ADs I liked this:some good thoughts on software architecture.

Here’s some thoughts from a leading IT architect in IBM, Shahir Daya. He has a number of good published pieces including this and this.

One of my favorite artifacts as an architect is a good system context diagram. Read about it here. Finally, here’s a piece on UML that I liked.

Cloud: If you want to get started in cloud, read this on starting small. If you are worried about how much cloud can cost, then this is good. Here’s how to connect you site to others using VPN (good for GCP and AWS). A great piece on how the BBC has gone all in on serverless.. For fans of blue green deployments, read this. A good primer on liveness and readiness probes. Want to build you own serverless site? Go here

Storage: I’ve had to do some work recently regarding cloud storage. Here’s a
good tool to help you with storage pricing (for all cloud platforms). Here’s a link to help you with what IBM Cloud storage will cost. If you want to learn more about IBM Object storage go there. If you want to learn about the different type of storage, click here and here.

AIX/Unix: Not for everyone, but here is a good Linux command handbook. And here is a guide to move an AIX LPAR from one server to another. I recommend everyone who use any form of Unix, including MacOS, read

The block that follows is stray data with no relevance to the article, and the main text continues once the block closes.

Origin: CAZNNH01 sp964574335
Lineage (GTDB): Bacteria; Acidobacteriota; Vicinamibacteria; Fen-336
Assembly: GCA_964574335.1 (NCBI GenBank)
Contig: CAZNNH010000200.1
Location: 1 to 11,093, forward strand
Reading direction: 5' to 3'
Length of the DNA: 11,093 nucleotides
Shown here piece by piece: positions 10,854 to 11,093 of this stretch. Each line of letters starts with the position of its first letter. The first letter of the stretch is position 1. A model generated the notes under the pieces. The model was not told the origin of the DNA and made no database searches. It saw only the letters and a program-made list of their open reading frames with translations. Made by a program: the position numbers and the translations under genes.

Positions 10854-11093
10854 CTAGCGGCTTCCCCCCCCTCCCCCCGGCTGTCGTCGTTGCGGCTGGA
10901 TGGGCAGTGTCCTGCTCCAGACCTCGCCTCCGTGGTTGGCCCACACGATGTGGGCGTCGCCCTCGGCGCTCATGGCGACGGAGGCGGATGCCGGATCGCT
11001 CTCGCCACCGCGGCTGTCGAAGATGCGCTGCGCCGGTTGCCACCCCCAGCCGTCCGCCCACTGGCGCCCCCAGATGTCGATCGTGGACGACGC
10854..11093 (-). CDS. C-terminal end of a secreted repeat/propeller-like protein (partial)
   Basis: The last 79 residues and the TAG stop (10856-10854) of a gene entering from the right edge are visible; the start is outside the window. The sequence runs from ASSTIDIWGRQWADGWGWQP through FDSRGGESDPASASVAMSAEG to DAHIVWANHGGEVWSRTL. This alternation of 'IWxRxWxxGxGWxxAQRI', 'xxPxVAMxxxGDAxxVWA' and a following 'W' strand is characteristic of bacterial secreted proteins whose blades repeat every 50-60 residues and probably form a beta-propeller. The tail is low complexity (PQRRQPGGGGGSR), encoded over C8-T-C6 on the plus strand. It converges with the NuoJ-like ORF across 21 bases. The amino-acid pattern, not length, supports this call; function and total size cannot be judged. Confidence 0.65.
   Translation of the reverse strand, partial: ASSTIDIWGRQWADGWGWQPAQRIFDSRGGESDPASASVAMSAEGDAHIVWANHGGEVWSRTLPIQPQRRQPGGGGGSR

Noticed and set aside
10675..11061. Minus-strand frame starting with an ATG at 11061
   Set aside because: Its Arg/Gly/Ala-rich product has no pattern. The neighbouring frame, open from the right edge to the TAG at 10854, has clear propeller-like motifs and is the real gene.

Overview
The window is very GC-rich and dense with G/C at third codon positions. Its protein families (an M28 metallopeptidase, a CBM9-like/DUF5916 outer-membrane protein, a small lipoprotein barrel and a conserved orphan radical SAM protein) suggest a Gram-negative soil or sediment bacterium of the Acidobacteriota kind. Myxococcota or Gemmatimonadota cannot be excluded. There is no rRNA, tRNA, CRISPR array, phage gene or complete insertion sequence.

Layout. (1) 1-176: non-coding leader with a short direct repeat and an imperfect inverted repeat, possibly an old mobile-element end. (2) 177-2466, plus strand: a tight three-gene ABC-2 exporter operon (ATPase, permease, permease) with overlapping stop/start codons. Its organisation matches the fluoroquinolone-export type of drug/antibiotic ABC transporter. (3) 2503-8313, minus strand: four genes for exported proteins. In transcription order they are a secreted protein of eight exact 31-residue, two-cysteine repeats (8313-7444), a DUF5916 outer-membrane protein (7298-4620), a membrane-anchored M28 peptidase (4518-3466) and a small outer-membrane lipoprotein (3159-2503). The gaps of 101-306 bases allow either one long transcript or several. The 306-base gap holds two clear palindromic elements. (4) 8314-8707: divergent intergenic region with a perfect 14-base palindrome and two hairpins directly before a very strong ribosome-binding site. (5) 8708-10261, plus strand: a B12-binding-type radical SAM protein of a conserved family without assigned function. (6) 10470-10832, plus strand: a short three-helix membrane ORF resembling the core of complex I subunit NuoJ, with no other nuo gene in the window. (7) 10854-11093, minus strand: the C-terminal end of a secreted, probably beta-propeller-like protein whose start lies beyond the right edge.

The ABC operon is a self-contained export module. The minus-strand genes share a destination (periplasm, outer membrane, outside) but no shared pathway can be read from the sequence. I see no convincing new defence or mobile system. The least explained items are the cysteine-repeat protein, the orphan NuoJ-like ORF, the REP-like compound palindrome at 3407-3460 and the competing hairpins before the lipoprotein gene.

this. That’s a good guide to awk, sed and jq.

Open Shift:  If you want to learn more about Open Shift, this is a good intro. This is a good tutorial on deploying a simple app to Open Shift. If you want to try Open Shift, go here.

Raspberry Pi Pico:  If you have the new Pico, you can learn to set it up here.
Here’s some more intros to it. Also here. Good stuff. Also good is this if you want to add ethernet to a Raspberry Pi pico.

On Networking: If you want to know more about networking you want to read this, this and this. Also this. Trust me.

Code: Some good coding articles. How to process RSS using python. How to be a more efficient python programmer. Or why you should use LISP. To do NLP with Prolog the way IBM Watson did, check this out. If you want to make a web app using python and Flask, go here. If you need some python code to walk through all files within the folder and subfolders and get list of all files that are duplicates then you want this. Here’s how to set up your new MacBook for coding. Here’s a good piece on when SQL Isn’t the Right Answer